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Invisible fences, fence and no fences or no invisible fences..
  • SayaSaya
    Posts: 6678
    Post edited by curlytails at 2012-11-25 14:51:24
  • EthosEthos
    Posts: 372
    what is an invisible fence?
  • SayaSaya
    Posts: 6678
    Post edited by Saya at 2012-11-26 00:49:17
  • SayaSaya
    Posts: 6678
  • kumaDUDEkumaDUDE
    Posts: 1259
    I have to say that invisible fence is as bad as shock collars or no bark collars.

    I live in an apartment, Kuma and I go for long walks every day I'm there and when I'm not the wife takes him and baby boy for walks around the block.

    I agree that apartment living does give you that "wanna get out with my dogs" feel. My nephew takes Kuma to his rental home while in college and Kuma loves having a backyard he can go out and do his laps in, he still gets his daily exercise and if he wants to play outside he has that luxury that he doesn't have at my apartment.

    So in all, I think that no fence, fenced, and apartment living, all have their pros and cons.
    But I think an invisible fence is just cruel to an animal. How would you like wearing a collar and get shocked every time you try to go out.... (Hopefully wife doesn't get any ideas about putting that on me) :/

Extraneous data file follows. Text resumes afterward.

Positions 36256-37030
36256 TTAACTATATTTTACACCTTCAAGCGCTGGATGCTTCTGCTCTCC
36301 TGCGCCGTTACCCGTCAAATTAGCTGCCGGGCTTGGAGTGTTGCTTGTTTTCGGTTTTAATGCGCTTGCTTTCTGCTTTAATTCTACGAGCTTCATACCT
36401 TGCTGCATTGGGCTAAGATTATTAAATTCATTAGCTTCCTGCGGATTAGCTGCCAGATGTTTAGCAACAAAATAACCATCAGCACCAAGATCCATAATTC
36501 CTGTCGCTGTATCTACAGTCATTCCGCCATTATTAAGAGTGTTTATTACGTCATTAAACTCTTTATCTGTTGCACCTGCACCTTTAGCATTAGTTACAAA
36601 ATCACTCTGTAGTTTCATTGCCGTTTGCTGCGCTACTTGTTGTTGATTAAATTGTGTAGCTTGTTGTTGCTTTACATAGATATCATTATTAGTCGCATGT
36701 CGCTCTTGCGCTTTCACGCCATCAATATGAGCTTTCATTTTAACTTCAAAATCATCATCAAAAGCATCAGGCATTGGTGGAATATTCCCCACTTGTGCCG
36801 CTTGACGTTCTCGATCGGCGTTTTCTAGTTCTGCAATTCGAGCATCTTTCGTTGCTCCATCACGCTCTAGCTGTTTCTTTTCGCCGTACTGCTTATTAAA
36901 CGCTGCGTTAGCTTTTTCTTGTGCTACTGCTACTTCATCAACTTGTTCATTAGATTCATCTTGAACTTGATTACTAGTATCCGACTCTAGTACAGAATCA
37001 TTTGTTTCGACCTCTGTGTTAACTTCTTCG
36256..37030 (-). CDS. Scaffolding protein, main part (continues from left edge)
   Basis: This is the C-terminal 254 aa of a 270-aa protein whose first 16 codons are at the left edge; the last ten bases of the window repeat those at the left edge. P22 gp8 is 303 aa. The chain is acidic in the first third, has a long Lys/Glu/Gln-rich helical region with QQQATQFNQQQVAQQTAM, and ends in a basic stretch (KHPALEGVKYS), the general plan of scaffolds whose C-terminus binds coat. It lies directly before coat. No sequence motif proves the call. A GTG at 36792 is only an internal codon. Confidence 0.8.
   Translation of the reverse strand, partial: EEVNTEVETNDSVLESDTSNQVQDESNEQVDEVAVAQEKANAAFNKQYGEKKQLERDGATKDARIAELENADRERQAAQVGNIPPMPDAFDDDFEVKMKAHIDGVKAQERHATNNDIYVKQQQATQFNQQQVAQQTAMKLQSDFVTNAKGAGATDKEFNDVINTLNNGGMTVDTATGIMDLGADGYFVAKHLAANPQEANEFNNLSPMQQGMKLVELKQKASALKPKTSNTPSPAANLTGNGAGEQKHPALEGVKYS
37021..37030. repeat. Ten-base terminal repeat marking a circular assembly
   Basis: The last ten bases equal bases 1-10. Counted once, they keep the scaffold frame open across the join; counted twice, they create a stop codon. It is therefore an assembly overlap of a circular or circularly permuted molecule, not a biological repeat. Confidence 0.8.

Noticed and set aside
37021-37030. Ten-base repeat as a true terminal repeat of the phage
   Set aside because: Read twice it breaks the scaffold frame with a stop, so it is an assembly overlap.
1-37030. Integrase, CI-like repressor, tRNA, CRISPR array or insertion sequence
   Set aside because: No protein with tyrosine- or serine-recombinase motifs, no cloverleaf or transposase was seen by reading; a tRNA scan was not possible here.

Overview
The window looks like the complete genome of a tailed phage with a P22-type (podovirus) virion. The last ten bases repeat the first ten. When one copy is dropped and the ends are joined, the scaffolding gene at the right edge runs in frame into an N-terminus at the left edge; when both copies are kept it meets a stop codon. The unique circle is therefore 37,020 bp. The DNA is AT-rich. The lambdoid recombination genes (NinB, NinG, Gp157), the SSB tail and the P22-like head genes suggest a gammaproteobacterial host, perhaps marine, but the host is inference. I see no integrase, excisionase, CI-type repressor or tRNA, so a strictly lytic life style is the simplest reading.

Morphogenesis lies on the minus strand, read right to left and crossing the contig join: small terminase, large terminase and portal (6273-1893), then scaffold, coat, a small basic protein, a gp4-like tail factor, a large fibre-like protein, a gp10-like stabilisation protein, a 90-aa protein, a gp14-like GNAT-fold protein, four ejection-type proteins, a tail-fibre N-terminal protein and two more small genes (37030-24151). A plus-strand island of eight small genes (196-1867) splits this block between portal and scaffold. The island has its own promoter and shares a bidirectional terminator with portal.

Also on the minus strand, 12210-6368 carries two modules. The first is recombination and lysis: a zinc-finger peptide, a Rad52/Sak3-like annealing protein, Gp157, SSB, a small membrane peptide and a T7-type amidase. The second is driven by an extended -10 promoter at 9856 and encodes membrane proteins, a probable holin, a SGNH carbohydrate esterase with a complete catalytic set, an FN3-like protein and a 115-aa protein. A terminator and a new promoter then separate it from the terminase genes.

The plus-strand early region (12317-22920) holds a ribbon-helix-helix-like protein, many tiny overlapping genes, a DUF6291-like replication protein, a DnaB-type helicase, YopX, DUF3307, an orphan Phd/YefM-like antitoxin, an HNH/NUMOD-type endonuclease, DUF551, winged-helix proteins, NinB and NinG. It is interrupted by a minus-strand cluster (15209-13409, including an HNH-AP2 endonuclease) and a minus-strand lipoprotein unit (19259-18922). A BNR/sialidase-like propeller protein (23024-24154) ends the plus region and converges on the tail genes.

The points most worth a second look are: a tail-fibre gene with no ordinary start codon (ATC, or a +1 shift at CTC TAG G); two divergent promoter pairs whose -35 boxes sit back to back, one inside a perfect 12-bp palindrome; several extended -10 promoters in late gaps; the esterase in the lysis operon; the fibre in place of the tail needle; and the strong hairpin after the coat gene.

*edit* just realized not all will agree about certain things so I removed that part of the comment.
    Post edited by kumaDUDE at 2012-11-25 13:13:16
  • Post edited by shibamistress at 2012-11-25 13:39:28
  • kumaDUDEkumaDUDE
    Posts: 1259
    @shibamistress thanks for the links
  • lindsaytlindsayt
    Posts: 4786
  • redcattooredcattoo
    Posts: 1960
    Since I have been following and reading several of the threads that lead up to this, let me say I don't care where you live .... mid city apartment, house in suburbia, or way out in the country ... you can give any dog, even a Shiba a great life.

    If anyone is curious about my choice, I live in a nice house on a golf course. We have no fence due to our community requirements. We have a screened in pool with two pet doors that access it and a secured outdoor atrium area with a pet door access that is where Bear was potty trained to go if he needed too. Anytime Bear is outside the house areas he is on leash, even if it is a 30 foot leash he drags while running with us on the golf course.

    I think the member who said "You people who live in apartments should not subject your pets to such pointless confinement. If you are going to have a pet, you should at least have several acres, live in the country..." is very off base and overly judgmental about people's living choices.